More than 100,000 people have cast their votes in Khartoum to elect Sudan's new national assembly.
More than 100,000 people have cast their votes in Khartoum to elect Sudan's new national assembly. The poll is part of a move by President Ja'afar Nimeiry to reconcile rival political factions -- particularly the National Front right-wing opposition party.
SYNOPSIS: The elections, which President Nimeiry called in December last year, are of special significance to the Sudanese. Although all candidates must stand as members of the Sudanese Socialist Union, many were fielded by right-wing parties which are officially banned. They are being allowed to stand as part of a reconciliation process which President Nimeiry has been negotiating recently. According to The Guardian newspaper the eventual form of government depends on how the National Front candidates fare in the election.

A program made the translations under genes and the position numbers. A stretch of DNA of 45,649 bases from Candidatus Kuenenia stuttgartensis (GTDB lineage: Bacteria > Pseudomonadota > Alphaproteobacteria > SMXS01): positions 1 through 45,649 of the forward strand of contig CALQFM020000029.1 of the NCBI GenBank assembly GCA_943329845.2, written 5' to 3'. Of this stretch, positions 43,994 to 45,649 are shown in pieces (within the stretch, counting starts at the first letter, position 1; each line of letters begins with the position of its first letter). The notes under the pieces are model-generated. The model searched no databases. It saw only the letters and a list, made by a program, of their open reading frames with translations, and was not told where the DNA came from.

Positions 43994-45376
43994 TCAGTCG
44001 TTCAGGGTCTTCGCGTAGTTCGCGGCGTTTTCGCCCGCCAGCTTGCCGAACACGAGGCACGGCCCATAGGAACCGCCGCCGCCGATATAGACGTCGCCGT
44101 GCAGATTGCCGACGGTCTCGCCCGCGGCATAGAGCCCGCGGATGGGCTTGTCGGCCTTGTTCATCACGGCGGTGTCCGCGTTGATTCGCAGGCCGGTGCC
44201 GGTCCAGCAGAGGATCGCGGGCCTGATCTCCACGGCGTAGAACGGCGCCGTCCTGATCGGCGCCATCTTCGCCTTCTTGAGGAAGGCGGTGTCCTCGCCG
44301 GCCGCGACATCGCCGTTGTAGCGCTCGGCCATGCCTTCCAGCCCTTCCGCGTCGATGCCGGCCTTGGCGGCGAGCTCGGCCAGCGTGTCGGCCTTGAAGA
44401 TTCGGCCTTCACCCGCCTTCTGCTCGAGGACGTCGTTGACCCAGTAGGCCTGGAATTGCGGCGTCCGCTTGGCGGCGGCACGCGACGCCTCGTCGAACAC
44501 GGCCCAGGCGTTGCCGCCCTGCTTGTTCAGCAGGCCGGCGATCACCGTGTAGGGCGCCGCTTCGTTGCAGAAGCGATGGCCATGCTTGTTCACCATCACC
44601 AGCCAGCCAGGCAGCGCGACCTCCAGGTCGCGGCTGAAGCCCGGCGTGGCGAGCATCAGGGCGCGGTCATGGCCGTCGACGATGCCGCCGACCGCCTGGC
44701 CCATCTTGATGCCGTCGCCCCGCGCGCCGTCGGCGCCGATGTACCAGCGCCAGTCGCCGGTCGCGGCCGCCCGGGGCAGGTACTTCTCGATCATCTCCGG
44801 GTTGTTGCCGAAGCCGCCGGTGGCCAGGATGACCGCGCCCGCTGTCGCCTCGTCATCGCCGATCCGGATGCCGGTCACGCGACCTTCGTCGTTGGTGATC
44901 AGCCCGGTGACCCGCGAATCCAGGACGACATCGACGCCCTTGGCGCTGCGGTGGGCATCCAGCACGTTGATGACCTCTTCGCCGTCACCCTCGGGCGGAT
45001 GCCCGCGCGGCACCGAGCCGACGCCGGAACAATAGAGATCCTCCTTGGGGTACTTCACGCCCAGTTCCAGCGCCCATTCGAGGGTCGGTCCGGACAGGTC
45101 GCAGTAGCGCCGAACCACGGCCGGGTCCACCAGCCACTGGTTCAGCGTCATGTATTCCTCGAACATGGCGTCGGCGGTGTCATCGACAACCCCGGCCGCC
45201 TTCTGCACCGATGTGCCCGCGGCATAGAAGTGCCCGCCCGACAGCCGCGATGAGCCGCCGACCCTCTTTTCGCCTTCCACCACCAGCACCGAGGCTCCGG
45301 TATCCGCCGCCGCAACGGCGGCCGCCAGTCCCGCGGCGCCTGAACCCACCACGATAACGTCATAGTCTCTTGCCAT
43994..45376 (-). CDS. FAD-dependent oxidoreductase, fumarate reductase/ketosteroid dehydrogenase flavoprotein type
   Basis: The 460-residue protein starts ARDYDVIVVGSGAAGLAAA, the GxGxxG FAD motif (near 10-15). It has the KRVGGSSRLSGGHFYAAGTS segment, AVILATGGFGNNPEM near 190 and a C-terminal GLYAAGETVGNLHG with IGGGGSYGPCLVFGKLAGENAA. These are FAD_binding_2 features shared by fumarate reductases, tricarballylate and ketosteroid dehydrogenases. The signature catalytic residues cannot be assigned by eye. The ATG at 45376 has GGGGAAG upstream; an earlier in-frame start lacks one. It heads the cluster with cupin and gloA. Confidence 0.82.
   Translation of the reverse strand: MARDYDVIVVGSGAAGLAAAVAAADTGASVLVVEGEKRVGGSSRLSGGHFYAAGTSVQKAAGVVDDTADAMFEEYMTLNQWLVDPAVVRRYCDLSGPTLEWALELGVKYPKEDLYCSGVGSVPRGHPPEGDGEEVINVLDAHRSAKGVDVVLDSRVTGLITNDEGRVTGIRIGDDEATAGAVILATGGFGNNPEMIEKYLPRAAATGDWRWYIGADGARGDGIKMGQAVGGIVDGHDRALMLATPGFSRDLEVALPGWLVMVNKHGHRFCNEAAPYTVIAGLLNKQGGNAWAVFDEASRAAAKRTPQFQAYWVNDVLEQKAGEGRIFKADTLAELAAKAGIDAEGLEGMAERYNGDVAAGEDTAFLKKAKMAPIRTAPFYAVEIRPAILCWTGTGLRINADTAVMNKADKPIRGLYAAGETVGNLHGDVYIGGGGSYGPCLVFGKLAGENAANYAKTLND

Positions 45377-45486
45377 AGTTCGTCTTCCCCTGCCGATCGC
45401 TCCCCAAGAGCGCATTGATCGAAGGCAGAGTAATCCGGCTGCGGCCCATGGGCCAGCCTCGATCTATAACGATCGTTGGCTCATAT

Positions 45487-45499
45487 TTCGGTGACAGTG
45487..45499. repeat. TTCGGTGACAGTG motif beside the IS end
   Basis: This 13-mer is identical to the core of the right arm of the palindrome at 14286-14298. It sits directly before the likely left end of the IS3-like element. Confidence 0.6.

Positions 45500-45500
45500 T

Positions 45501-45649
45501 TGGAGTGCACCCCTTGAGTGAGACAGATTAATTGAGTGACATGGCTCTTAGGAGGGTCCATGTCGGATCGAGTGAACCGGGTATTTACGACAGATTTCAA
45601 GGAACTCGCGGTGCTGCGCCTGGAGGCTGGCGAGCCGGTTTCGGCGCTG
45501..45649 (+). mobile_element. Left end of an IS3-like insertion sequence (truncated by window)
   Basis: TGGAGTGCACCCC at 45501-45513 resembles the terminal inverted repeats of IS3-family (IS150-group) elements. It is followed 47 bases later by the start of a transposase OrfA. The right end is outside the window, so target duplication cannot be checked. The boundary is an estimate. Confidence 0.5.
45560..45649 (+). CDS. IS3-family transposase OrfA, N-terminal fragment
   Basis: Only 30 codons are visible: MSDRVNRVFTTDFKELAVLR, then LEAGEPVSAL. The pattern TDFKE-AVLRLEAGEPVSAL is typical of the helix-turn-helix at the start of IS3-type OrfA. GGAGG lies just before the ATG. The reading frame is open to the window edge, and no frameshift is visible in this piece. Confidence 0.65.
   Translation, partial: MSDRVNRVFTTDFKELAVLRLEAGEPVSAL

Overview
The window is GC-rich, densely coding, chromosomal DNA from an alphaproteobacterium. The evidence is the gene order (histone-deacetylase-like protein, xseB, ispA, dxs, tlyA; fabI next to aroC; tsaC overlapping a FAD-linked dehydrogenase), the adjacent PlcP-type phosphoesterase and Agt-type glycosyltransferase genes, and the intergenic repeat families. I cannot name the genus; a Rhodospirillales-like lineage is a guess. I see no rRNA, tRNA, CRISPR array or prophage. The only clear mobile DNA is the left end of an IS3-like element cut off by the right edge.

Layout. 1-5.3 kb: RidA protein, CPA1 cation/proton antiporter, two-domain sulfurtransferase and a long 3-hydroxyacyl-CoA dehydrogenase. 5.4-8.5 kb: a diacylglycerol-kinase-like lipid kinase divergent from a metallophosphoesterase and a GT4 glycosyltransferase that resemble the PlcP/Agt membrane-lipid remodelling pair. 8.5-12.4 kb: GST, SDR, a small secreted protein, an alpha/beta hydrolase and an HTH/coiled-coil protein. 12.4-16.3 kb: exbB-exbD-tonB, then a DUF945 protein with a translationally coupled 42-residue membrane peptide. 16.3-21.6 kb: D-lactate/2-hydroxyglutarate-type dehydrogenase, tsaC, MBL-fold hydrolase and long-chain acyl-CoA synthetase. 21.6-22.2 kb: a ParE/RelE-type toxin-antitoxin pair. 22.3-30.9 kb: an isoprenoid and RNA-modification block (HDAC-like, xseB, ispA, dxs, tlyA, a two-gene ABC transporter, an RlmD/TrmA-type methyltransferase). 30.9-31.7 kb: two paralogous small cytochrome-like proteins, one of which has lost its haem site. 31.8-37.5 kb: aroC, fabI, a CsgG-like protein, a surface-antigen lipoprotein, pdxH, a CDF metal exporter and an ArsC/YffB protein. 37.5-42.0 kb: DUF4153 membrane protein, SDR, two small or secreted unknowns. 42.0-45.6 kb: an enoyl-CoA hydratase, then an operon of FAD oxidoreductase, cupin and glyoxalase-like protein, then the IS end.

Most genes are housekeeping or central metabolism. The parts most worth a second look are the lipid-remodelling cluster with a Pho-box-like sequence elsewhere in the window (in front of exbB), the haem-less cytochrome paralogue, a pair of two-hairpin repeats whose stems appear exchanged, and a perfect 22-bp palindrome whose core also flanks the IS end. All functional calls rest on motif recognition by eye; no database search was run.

The rapprochement began last July when President Nimeiry held secret talks with National Front leader Sadiq el Mahdi. These were aimed at breaking the internal political deadlock which has existed since an attempted coup by National Front supporters in July 1976. The elections, which will pave the way for a multi-party assembly, follow the release of more than 4,000 political prisoners.